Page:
I describe my condition: the mountains of mucous in all their various colours; the incessant coughing; the bubbling in my chest; the fatigue. She gets to work. Do I have a fever? No. She looks down my throat and gets her stethoscope out and listens to my lungs.
“It’s all clear,” she said, like a slightly disappointed explorer. Yes, I explained, right now it might be. But, for most of the time, I’m a one-man coughing snot factory. And, on past evidence, both the coughing and the snot will return all too soon, thanks for asking.
She confirms that the virus could hang around for months – which isn’t reassuring. Drink lots of liquids and take lots of rest, and you might be better before the month is out, she said.
But she decides against prescribing any antibiotics – or, indeed, anything at all – as she doesn’t detect any secondary bacterial infection. I feel I didn’t Play My Cards Right at all, so I have become, by default, a fully unpaid member of the Undeserving Sick.
Rather deflated, I return to the pharmacist, who is apoplectic at the lack of antibiotics. Doctors are being too restrictive, the pharmacist argues, snubbing obvious cases of infection to save money. Sigh.
This time, I’m sold a moderately hideous herbal remedy that is thick and dark. Mixed with hot water, it warms my throat to give the impression that something useful is happening. The passage of time, however, suggests the contrary, and the feeling of infection spreads from my throat to my chest and lungs. A week later and I’m feeling much worse.
- I decide to abandon all notions of work and become totally inactive in a bid to halt my decline and speed recovery.
- I remove all alcohol and coffee, as well as virtually all dairy products, from my diet.
- I crank up my vitamin C intake, try a wide range of remedies and commune with my various boxes of man-sized tissues.
- I’m sleeping much longer every day.
But nothing works. Nothing. And, in a telling reflection of my life, even my cough has become unproductive.
Two weeks of this, and the cough and cold has turned into a monster. Indeed, on one occasion, my coughing fit is so intense that I pass out and, when I regain consciousness, find myself lying on my back on my hallway floor. Time to revisit the doctor, methinks.
Appointment number 2
“Thank you for calling Broadstairs St Winifred’s GP practice – your first call for health and personal wellbeing. To the nearest 50,000 square miles, what is the landmass of East Falkland?”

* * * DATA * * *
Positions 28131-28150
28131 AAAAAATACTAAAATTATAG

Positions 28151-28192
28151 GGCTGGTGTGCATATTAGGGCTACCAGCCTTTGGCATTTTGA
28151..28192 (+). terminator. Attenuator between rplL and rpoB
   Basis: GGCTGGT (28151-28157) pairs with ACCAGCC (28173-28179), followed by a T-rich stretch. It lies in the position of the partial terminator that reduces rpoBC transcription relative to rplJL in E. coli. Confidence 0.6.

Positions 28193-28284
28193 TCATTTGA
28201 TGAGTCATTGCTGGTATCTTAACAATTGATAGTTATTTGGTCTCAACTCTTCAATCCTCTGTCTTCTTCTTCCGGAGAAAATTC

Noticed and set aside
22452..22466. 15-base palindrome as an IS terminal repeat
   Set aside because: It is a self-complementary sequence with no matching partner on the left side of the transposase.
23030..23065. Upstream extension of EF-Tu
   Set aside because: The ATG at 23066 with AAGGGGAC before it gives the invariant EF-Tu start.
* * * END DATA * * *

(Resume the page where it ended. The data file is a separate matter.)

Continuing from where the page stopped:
Christ! What sort of question’s that? Apart from Margaret Thatcher’s crusade to rescue these tiny South Atlantic specs from the Argentinians, I know next to nothing about the Falklands.
“You have ten seconds left.”
“Oh, okay. I’ll say 200,000 square miles.”
“Ooh, luckily for you we’re not too busy today, sir, so I’ll give you that one. You’re through to Julie. How can I help?”
Surprisingly, there are no appointments left with any of the doctors today, but I do get to see the nurse practitioner again.
The nurse rightly notes that I can barely speak and that I break into fits of coughing around every fourth word I attempt. She looks into my ears. “Still no fever.” She looks down my throat and gets out the stethoscope. “Breathe deeply. Hmmm, I can hear crackling in your lungs,” she said.
I was very impressed – that she could hear the crackling through the burbling, gurgling, chemistry-experiment party that was going on in my chest. “You need antibiotics.” Hurrah!
All’s well that ends well…
The pharmacist is relieved I finally have some antibiotics. “It’s a shame you didn’t get this first time around. You didn’t need to go through all this. You obviously had an infection and it would inevitably spread.”
The pharmacist advises me to take daily effervescent vitamin C and zinc supplements for the foreseeable future “as your immune system will have been compromised and you’ll remain vulnerable to other infections”. No need for hideous herbal remedies, though, so that’s something, I suppose.
Today, I’ve just finished my course of antibiotics and, though I’m obviously on the mend, the infection in my chest is holding out for an extended fight. Still, I’m getting back to writing (hence this article, to release the frustration).
But I’ve not ruled out further visits to the doctor and so I’m going to brush up on my general knowledge. I might as well because when you’ve got the cough-and-cold equivalent of the plague, there’s bugger all else to do with your time.